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Professor Susan Deacy

Susan Deacy is a classical scholar who has been Professor of Classics at the University of Roehampton since January 2018.[1] She researches the history and literature of the ancient Greek world, with a particular focus on gender and sexuality, ancient Greek mythology and religion, and disability studies. She is also an expert on the teaching of subjects which are potentially sensitive, including sexual violence, domestic violence, and infanticide; she was project leader on the initiative 'Teaching Sensitive Subjects in the Classics Classroom'.[2] She is also series editor of Routledge's Gods and Heroes of the Ancient World,[3] and has been editor of the Bulletin of the Council of University Classical Departments since 2011.[4]

CareerEdit

Susan Deacy was educated at the University of Wales, where she took a Bachelor of Arts in Classical Studies and Theology in 1991 and a PhD in Classics in 2000.[5] She has held teaching posts at the Universities of Wales (Aberystwyth and Lampeter), Keele, Leeds and Manchester.[6] In 2005 she left the University of Manchester to become Lecturer in Greek History and Literature at the University of Roehampton.[7] She held the Käthe-Leichter visiting professorship for gender studies at the University of Vienna in 2010/11, where she gave the Käthe-Leichter Lecture on 'A traitor to her sex? Athena the trickster'.[8] Deacy became a National Teaching Fellow of the Higher Education Academy in 2015[9] and was promoted to Professor in January 2018.[10]

She is a team member on the 'Our Mythical Childhood' project,[11] which is based in Warsaw and funded by the European Research Council; it examines classical reception in children's and young adults' culture.[12] In relation to this she also researches the autistic connection and reception of myth.[13]

Selected publicationsEdit

  • 2001 (ed., with Alexandra Villing). Athena in the Classical World. Brill. ISBN 978-9004121423.
  • 2002 (ed., with Karen F. Pierce). Rape in Antiquity: Sexual Violence in the Greek and Roman Worlds. Bloomsbury. ISBN 978-0715631478
  • 2008. Athena (Gods and Heroes of the Ancient World). Routledge. ISBN 978-0715631478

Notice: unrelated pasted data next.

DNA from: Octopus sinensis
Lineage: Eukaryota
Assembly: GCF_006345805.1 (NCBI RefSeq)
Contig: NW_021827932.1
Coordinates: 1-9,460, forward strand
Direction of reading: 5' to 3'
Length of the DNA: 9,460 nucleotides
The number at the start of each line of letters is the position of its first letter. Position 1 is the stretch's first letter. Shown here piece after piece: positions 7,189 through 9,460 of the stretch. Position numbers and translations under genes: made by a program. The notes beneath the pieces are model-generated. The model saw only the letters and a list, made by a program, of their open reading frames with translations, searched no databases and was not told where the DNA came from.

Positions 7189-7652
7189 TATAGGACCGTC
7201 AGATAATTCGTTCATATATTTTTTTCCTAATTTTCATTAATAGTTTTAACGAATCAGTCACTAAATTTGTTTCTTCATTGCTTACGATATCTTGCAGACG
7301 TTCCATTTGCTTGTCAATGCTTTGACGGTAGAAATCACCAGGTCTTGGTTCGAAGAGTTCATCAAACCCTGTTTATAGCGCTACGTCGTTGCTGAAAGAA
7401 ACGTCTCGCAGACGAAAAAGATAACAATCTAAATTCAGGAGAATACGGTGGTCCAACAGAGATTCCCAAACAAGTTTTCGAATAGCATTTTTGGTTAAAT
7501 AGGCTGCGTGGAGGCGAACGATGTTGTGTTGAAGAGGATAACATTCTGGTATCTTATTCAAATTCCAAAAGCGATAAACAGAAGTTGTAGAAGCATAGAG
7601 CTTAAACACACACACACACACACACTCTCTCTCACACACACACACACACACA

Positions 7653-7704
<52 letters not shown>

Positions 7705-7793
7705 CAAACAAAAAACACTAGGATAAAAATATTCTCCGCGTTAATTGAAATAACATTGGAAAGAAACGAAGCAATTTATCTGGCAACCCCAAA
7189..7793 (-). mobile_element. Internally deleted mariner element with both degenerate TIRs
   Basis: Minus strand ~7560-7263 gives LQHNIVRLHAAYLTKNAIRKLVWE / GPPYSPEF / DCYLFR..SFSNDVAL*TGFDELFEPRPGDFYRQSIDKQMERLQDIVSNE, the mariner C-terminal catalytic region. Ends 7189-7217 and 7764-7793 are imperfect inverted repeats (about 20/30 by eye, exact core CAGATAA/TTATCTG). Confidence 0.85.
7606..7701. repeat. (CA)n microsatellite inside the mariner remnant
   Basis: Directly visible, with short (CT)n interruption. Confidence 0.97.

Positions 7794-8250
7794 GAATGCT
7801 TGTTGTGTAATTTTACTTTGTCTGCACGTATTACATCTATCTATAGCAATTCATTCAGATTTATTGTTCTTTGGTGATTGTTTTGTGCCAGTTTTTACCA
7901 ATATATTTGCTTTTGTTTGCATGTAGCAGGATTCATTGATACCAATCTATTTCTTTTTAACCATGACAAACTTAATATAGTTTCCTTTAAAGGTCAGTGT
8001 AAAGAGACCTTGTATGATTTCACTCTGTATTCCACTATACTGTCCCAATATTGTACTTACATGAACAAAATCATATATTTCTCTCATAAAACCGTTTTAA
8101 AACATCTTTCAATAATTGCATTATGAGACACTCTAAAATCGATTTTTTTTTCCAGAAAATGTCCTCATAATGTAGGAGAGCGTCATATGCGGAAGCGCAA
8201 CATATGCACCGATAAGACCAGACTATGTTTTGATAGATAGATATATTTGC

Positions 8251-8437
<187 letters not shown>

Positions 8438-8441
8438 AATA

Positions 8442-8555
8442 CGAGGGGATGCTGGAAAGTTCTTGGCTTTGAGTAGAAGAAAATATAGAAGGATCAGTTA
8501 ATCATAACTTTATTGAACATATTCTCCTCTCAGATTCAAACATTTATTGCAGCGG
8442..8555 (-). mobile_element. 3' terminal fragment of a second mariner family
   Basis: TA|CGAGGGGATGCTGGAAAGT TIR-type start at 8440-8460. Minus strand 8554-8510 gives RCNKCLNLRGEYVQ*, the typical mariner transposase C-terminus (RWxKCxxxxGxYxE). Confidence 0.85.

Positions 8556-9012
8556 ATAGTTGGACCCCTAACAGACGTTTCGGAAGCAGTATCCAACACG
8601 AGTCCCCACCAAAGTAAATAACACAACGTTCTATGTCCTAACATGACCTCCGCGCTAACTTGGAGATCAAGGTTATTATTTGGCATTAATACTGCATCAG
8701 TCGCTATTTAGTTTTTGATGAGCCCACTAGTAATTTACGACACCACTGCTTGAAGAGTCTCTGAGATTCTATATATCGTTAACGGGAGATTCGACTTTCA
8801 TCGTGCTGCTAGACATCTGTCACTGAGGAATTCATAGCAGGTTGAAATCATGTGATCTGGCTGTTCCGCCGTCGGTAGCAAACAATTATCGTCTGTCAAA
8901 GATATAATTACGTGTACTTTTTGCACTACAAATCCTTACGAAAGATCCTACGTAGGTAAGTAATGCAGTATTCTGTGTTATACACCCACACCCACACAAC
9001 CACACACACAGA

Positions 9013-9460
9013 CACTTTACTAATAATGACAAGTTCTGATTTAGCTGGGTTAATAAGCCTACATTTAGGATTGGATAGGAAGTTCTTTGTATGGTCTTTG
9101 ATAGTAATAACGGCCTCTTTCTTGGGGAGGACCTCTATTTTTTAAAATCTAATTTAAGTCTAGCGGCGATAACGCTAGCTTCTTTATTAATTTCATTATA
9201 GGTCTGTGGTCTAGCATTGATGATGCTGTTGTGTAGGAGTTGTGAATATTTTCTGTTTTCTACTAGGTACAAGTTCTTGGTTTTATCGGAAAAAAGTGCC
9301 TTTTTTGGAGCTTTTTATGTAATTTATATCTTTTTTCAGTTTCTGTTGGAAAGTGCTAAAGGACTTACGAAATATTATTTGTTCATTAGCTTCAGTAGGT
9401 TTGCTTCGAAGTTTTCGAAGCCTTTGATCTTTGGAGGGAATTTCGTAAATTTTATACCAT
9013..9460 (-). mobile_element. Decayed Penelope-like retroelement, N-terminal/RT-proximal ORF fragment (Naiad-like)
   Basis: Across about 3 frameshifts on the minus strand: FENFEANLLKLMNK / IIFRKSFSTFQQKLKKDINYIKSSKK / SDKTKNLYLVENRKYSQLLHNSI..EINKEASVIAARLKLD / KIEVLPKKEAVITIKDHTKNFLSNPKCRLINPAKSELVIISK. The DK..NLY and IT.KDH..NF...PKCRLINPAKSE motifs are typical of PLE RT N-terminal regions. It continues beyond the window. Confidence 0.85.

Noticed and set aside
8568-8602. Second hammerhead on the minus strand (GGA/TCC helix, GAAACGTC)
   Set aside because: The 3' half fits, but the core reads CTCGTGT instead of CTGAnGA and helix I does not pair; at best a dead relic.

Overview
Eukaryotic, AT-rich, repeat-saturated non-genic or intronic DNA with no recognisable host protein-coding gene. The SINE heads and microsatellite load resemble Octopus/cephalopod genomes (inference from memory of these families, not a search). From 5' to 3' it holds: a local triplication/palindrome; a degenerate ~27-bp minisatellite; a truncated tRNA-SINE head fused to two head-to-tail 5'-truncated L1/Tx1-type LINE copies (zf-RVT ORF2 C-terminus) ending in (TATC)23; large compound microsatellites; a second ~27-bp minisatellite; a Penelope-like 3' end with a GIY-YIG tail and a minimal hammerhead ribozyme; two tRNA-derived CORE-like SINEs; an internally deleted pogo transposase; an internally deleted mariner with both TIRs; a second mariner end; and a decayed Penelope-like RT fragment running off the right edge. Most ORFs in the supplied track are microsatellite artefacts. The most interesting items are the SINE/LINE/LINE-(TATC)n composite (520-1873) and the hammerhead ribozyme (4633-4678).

• 2012 (with Fiona McHardy). 'Teaching sensitive subjects in the classical classroom: challenges, advice, and strategies.' CUCD Bulletin 41: 28-31.[1]
  • 2013. 'From "flowery tales" to "heroic rapes": virginal subjectivity in the mythological meadow', Arethusa 46.3: 395-413.
  • 2013 (with Fiona McHardy). 'Uxoricide in pregnancy: ancient Greek domestic violence in evolutionary perspective', Evolutionary Psychology 11.5: 994-1010.

ReferencesEdit

  1. ^ "Celebrating Susan Deacy's promotion to Professor | Roehampton Classical Civilisation". eportfolios.roehampton.ac.uk. Retrieved 2018-05-22.
  2. ^ "Dr Susan Deacy". Higher Education Academy.
  3. ^ "Gods and Heroes of the Ancient World". Routledge.
  4. ^ "Bulletin". cucd.blogs.sas.ac.uk. Retrieved 2018-05-22.
  5. ^ "Curriculum Vitae: Dr Susan Jane Deacy" (PDF). University of Vienna.
  6. ^ "Curriculum Vitae: Dr Susan Jane Deacy" (PDF). University of Vienna.
  7. ^ "Who's in who's out?". Times Higher Education. 26 August 2005.
  8. ^ "Susan Jane Deacy: "Trying to make sense of the Greek goddess Athena"". medienportal.univie.ac.at (in German). Retrieved 2018-05-22.
  9. ^ "Dr Susan Deacy". Higher Education Academy.
  10. ^ "Celebrating Susan Deacy's promotion to Professor | Roehampton Classical Civilisation". eportfolios.roehampton.ac.uk. Retrieved 2018-05-22.
  11. ^ "Our Mythical Childhood Blog".
  12. ^ "Linking Classical Antiquity and Modern Youth Culture". European Research Council. 20 March 2018.
  13. ^ Deacy, Susan. "Myth and Autism".